How to Survive Startup Winter


Steep cliff in winterIn Silicon Valley, we know Winter when we see it. The weather cools, there’s less daylight, and it rains a lot. But I’m not talking about the annual winter on the calendar. We’re talking about Startup Winter.

This post is inspired by startup guru Eric Reis who recently offered his own take on current events, with a thoughtful warning that Winter is Coming. Startup Winter occurs when startup financing goes cold. Most people believe we’ve been enjoying a Startup Summer filled with plenty of funding and lucrative exits.

If indeed Winter arrives soon, this will be the third Winter in Silicon Valley since 2000 (including the nuclear winter of the dotcom bust.) Are there any patterns in the previous two downturns that might guide entrepreneurs to survive the next one?

Opportunity Slows but Innovation Doesn’t

During the last two Winters it was hard to get a financing deal done. Venture investors (including many angels) spent more time on portfolio triage and less time on new investments. Expect that pattern to repeat in the next Winter. But the thing you don’t often hear is that even in the nuclear Winter of 2001, series A financings were still happening. Indeed there were way less of them. But the innovation engine never stops, and there was still plenty of dry powder (the name for cash in a downturn) looking for a good home. What does this mean for a Winter entreprenuer?

Stop Thinking “Startup”, Start Thinking “Good Business”

In Summer, financing happens everywhere. We see a sort of gold rush of ideas (which by itself is not a bad thing). But exuberance takes hold, valuations get frothy, and before long we are at a point where numerous “wantrapenuers” are taking something that is really a project, calling it a startup, and successfully raising money. So it’s not totally surprising when a downturn starts draining the water out of Lake Exuberance and suddenly all the sandbars are exposed again.

In Winter, there is still money available, but only for a “good business”. The trick is that the threshold of proof that a startup can become a good business is higher.

What’s a Good Business?

Every venture investor (including VC’s, super-angels, regular angels, or your rich uncle) is different in how they choose to invest.  There is no one-size-fits-all formula for a startup to raise money.  That said, the true north on the compass for most any Winter investor is demonstrated proof of a repeatable business model. Investors in startups, regardless of season, are always interested when “dollars in” can be connected to “dollars out” in a credible, scalable way.  This doesn’t mean you are killing it with revenue yet. But it does mean you can demonstrate on a small but repeatable level that you know exactly where and how to spend money that in turn makes more money.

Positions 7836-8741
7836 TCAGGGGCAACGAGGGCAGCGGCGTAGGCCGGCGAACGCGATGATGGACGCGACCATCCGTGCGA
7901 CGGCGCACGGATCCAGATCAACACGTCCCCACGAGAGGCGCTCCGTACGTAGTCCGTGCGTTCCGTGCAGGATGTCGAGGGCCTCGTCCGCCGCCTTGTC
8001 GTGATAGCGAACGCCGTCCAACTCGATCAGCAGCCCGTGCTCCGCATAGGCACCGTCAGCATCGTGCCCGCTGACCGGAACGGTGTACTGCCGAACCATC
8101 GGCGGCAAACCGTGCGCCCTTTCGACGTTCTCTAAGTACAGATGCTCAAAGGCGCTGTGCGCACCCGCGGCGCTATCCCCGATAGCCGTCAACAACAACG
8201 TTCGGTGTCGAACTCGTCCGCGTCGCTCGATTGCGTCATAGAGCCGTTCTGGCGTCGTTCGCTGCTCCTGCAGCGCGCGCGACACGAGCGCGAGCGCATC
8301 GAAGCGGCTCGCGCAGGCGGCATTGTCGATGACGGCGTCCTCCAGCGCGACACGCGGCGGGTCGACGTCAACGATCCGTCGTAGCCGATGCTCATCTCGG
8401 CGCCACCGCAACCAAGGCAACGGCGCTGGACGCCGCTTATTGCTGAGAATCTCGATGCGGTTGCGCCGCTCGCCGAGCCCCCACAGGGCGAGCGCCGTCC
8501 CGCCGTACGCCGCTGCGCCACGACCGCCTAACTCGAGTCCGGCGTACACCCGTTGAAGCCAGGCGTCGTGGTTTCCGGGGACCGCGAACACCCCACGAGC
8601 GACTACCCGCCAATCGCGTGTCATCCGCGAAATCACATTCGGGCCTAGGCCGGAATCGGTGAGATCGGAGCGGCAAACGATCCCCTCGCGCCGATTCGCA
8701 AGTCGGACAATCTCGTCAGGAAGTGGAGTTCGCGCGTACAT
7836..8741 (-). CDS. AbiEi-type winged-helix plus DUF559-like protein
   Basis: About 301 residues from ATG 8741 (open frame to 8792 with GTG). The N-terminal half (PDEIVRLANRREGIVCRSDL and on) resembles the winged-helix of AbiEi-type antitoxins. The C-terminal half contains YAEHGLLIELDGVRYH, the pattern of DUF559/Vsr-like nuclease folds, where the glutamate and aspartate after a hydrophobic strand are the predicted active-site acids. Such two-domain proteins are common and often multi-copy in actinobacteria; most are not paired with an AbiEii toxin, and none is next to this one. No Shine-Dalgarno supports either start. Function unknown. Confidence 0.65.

One way to envision this idea is to take Dave McClure’s AARRR model, and add a thermometer that shows where investment happens according to season:

Funding Thermometer next to AARRR conversion table

Needless to say, the dotcom boom set record temperatures. The mid-2000 Web 2.0 bubble was comparably cooler but still pleasantly warm. Summer, as noted on the thermometer, is a time when startups that are able to grow users, but have yet to make subsequent progress beyond Activation, can nonetheless raise plenty of money. In fact, I just met with an entrepreneur last week who is about to launch a social media startup (it’s actually something interesting and new) and is confident in raising money after some level of user growth. Despite  my advice, he has little interest in developing, let alone proving, his monetization strategy. So he will have Activation, but the rest of the rows will be zero. He is basically betting there is still time to get over the fundraising mountain before Winter hits.

Repeatable Business Model

No one knows for sure when the next Winter will hit, or how cold it will be. But the point is this – entreprenuers won’t care what season it is if they keep their burn rate low while they work their way down the chart until they get to revenue. This does not require huge overall numbers. The idea is to test, measure and tune each of the core assumptions in business and growth models until you get it right – until you show revenue actually works, with clear elements of scalability. Think of it as iteratively converging on conversion. As Dave McClure says, double down after product-market fit.

Not Risk Capital

Sometimes entrepreneurs get frustrated (or even scoff) at developing greater levels of business proof. Unfortunately, even after locking into a repeatable business model, plenty of risk still remains in the startup before investors have a shot at seeing real ROI. Back when I was raising money for the first time, Chris Marino, who was then founder and CEO of Resonate, gave me great advice – never think of venture capital as risk capital. Investors, even venture investors, aren’t doing this because they love risk. They are just looking to put money to work in a good business. Regardless of the season.

Perhaps the most important observation from the last two Winters is this – Winter does end. And if you play your cards right, you will be one the skiing on all that leftover snow.

What is your best advice for surviving Startup Winter?

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